3.125 The Public Services Productivity Panel, a team of top private and public sector change management experts including chief executives and trade unionists, is a central part of the Government's strategy to improve public sector performance. One its first outputs was a new framework for performance management which has been adopted as the new business planning structure for the whole of central government as part of the Civil Service Reform programme. All departments are now required to establish independent quality assurance for their planning systems on a three year cycle.
3.126 The Government is committed to significantly improving the public sector's capital stock as an integral part of improvements to public services. The 2000 Spending Review allocated £43 billion of additional funding to deliver significant improvements in key public services an investment for change underpinned by clear targets and a process of modernisation and reform. As part of this, net public investment is set to double to £18 billion a year by 200304. High quality capital investment in public services will make a valuable contribution to raising their productivity.
3.127 To ensure best use of this significant increase in investment, the Government has introduced a series of incentives to increase the productivity of the existing public sector asset base and new investment. The National Asset Register brings accountability to existing asset holdings. The Government has introduced resource accounting and budgeting, which ensures financial planning takes account of the annual cost of holding public assets, not just the purchase price. Departmental Investment Strategies, to be published shortly, set out how departments will deliver value for money in their investments. In addition, departments are allowed to recycle receipts from the sale of redundant assets to fund assets that are needed. As part of the Government's commitment to improve productivity in new capital investment, the Capital Modernisation Fund is a source of finance for innovative capital projects that look at new ways to enhance public service delivery such as delivering services on-line.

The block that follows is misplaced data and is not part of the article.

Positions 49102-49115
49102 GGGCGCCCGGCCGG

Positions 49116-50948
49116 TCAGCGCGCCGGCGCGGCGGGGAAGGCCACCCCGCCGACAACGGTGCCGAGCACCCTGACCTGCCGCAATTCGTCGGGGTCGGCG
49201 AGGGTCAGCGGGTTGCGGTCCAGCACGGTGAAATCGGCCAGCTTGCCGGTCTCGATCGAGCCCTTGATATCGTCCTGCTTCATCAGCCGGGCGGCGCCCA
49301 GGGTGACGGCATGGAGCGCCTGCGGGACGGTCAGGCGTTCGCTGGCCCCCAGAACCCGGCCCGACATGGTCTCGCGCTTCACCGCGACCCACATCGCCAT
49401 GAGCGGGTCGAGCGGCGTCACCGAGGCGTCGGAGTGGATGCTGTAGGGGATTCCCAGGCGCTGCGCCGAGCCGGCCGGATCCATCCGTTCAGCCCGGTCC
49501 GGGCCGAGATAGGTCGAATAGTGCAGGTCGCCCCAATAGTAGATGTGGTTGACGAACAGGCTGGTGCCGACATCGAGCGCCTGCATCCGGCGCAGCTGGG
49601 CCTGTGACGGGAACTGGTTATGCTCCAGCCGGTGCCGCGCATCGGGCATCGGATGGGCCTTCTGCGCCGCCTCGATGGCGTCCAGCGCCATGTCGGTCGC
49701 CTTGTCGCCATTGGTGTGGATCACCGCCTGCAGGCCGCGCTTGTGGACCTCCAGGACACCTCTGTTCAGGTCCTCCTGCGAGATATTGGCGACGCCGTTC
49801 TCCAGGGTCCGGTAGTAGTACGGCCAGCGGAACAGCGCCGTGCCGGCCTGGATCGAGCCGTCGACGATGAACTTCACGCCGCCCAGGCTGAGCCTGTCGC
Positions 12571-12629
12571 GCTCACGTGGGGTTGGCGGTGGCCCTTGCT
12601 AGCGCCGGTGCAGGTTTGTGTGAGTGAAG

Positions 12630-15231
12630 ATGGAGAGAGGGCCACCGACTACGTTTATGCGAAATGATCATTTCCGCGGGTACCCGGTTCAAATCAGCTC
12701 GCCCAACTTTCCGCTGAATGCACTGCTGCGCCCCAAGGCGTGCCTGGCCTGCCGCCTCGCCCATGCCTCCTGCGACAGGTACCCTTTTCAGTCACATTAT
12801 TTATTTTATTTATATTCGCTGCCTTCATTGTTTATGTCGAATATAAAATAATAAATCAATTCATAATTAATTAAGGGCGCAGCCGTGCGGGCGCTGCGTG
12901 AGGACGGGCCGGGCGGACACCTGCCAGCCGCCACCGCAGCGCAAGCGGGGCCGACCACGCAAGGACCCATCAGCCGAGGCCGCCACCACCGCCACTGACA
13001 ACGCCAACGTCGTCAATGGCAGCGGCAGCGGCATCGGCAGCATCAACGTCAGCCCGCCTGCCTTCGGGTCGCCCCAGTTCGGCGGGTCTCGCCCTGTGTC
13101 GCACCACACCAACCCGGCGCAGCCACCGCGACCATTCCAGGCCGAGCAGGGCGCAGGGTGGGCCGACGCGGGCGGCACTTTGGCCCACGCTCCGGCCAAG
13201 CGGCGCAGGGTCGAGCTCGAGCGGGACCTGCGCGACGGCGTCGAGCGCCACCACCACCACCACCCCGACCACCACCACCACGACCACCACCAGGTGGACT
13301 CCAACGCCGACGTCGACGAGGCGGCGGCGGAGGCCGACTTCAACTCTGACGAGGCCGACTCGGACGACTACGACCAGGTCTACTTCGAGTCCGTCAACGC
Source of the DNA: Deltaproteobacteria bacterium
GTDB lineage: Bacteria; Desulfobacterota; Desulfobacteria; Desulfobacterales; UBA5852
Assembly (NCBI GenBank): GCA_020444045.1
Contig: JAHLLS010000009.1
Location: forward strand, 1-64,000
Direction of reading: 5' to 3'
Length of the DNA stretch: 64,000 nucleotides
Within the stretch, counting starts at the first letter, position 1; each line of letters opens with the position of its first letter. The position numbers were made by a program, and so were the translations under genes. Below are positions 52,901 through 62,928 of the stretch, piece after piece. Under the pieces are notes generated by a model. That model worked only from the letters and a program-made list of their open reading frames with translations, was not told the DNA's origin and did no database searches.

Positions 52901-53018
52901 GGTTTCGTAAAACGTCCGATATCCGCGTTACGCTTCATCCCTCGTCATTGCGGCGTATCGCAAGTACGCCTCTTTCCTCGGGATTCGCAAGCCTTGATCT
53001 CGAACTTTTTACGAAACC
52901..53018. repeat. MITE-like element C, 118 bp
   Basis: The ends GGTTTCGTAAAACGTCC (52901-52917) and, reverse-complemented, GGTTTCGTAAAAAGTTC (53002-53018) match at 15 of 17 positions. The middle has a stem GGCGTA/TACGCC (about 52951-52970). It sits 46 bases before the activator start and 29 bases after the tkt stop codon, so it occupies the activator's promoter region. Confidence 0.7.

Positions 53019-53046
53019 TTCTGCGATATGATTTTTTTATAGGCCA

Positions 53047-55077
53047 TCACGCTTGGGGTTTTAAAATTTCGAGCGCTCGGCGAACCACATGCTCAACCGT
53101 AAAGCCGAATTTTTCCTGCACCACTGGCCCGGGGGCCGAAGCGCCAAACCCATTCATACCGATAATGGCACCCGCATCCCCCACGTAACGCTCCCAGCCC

3.128 The public sector has not always been quick to innovate in the past, with the consequence that productivity is held back as systems fail to adapt sufficiently to changed circumstances. With clear accountabilities for outcomes and results, there is a case for reviewing inhibiting rules on systems and procedures. Under Modernising Government, steps are being taken to encourage innovation by increasing managers' flexibility to act. These include a requirement for all initiatives to undergo a regulatory impact assessment to minimise the level of bureaucracy experienced in implementation, greater 'bottom up' input into policy making through a regional co-ordination unit, over £230 million allocated for the first three rounds of the Invest to Save Budget allowing local managers to identify new ways of improving productivity, and a pilot of local PSAs (see Chapter 5) enabling central and local government to agree new freedoms and flexibilities to achieve new stretching targets in specific areas.
3.129 Accountabilities will be effective only if tangible consequences are associated with success and with under-achievement. Opportunities to innovate will only be taken up if there is a genuine entrepreneurial culture, where rewards are not reserved for those who play safe. Setting the right incentives is therefore the third interlocking piece of the Government's strategy.
3.130 The Government is committed to modernising public sector pay to ensure that it provides appropriate incentives for the delivery of PSAs, including a much greater use of performance-related pay. The four large national networks (the DSS, Inland Revenue, Customs and Excise and Employment Service), are preparing for the introduction of team-based performance awards directly linked to the delivery of PSA targets, a major recommendation of the Public Sector Productivity Panel in its report Incentives for Change. All other departments will review by April 2002 their current pay systems to determine how best to ensure that in future they underpin more effective service delivery and greater productivity.